The Spring Schedule Needs to be Revised
Though Spring Break might be a thing of the past, breaks themselves don’t have to be.
Furman cannot expect students to successfully endure a spring semester with only one day off. If they truly want students to perform, we need more of a break.
Eric Rothermel // Unsplash
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Spring Break is a much anticipated break for college students. Yet this year, with COVID-19 still affecting the schedule, Furman has joined many universities in canceling Spring Break. The university justified their choice by stating that Spring Break “had been removed since extended travel opportunities pose health and safety risks for our campus community.”
I agree that a week off will prompt some students to take “extended travel opportunities” that could likely result in bringing the virus back to campus. This year simply is not the year for a week-long Spring Break. However, just because the typical break is out of the question does not mean that all reprieves are negative—something the administration clearly failed to recognize when drafting the new Spring 2021 calendar. The revised schedule contains only one day off in replacement of the traditional week-long break. This choice will ultimately hurt students more than help them stay safe, and therefore should be revisited by the administration.
The fall semester has been a testament to the importance of breaks. A combined lack of days off, restriction of stress relieving extracurriculars, and pressures of the omni-present global pandemic has greatly affected students, both mentally and physically. There is an air of exhaustion, anxiety and annoyance on campus. In short, students are overworked with no relief, and the absence of a three-day weekend holiday and fall break has made academic burn-out all the more potent.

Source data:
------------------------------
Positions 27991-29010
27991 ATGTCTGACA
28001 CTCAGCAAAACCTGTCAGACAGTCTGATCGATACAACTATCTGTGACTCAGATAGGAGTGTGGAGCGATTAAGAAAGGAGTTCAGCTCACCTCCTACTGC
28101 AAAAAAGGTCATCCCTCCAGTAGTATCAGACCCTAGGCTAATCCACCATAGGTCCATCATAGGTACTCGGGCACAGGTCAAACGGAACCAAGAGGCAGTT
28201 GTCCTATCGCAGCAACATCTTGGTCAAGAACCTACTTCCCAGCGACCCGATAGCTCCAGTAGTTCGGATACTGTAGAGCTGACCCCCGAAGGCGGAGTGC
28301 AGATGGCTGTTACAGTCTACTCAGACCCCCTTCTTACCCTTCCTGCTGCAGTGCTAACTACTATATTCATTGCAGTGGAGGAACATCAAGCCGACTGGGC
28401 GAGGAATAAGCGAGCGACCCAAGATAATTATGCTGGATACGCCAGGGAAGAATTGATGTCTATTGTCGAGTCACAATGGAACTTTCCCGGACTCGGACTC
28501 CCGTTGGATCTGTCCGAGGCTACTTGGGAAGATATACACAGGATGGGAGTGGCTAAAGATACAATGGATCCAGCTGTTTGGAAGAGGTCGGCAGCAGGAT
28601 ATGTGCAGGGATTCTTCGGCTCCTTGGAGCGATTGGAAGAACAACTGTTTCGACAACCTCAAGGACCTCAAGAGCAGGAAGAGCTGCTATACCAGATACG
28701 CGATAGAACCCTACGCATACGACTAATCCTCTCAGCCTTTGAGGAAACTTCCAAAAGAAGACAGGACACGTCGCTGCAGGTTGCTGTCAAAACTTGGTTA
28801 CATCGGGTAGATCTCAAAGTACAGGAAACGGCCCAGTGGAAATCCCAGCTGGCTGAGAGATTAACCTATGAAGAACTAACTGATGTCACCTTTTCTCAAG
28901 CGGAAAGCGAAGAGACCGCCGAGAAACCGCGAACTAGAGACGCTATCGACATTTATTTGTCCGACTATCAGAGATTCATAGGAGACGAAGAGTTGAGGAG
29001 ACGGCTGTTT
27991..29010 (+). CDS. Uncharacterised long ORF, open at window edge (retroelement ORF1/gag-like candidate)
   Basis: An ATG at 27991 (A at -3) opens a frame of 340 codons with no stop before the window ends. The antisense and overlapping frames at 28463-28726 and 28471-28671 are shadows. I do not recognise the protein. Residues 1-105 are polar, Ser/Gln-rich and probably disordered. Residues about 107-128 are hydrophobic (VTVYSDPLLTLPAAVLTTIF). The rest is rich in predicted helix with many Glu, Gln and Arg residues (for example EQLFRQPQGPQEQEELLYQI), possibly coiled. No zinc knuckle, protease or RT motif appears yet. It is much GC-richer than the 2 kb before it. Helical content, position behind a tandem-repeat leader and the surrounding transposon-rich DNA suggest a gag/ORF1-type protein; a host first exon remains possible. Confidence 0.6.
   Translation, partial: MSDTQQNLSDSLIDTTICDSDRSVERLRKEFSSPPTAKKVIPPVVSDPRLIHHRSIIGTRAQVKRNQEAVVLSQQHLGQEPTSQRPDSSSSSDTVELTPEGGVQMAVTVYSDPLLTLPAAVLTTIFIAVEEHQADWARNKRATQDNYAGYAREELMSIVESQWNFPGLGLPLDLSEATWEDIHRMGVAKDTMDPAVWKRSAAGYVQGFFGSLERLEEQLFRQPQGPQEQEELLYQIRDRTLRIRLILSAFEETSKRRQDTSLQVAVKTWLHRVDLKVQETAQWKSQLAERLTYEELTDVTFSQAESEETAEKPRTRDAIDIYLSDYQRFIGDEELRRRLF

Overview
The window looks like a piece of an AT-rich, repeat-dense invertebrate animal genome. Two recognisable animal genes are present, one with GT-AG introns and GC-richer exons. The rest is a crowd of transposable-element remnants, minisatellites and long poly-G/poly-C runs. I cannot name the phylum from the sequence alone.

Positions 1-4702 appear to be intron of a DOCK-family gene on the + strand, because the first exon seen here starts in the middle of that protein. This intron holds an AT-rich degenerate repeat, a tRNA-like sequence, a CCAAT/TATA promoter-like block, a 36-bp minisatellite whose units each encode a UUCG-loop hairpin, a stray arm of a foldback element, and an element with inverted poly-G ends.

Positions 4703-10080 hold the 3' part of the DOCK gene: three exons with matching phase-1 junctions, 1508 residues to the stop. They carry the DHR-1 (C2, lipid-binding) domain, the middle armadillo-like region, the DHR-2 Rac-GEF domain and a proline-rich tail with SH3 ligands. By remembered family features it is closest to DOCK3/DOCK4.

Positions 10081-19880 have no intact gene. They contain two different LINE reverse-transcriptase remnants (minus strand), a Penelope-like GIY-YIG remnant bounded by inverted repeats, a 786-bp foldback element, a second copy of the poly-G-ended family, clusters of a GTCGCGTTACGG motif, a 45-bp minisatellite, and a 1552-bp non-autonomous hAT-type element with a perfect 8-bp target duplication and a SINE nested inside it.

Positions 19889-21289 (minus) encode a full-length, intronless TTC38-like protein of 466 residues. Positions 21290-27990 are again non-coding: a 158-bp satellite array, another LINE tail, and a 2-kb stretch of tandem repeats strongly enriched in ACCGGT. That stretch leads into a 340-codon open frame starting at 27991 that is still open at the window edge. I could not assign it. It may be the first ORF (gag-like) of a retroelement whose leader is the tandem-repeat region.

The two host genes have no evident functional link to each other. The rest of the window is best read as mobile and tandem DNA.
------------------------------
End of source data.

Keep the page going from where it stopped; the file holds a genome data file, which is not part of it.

On the popular instagram account “@fumissedconnections,” many students have expressed their distress about this semester, sharing feelings of anxiety and fatigue. Students knew the fall semester was going to be tumultuous given the challenges presented by the pandemic, but the mental stress incurred as a result of the situation has been overwhelming.
While the administration cannot eradicate the pandemic, they can provide students with the necessary reprieves. The student body has been mature and responsible in its handling of this unprecedented semester, but this can only continue so long. With no significant break next semester, there is a real possibility student discipline could wane and campus outbreaks could follow. If Furman wants to keep their case rates low, they need to consider providing more breaks.
If the administration is solely eliminating an extended break in the spring for fear that students might travel, a possible solution is to build in “secret” breaks. Let the staff know about an upcoming day off so they can plan accordingly, but don’t tell students until the week of. 48-72 hours is not a sufficient amount of time to make extensive plans for travels, yet the unexpected off-day will still allow students to sleep in, catch up on work or safely enjoy downtown Greenville.
If additional days off are an absolute no for next semester, there needs to be better support for students. While I fully understand professors have a curriculum to follow, they need to offer students a little grace and compassion. Cancelling one class goes a long way for students’ well being and does not interfere with larger academic progress. Professors cannot expect students to engage and participate while continuing to assign work at the current pace. To operate at our best, students need some time off, and next semester is the perfect opportunity to implement such a change.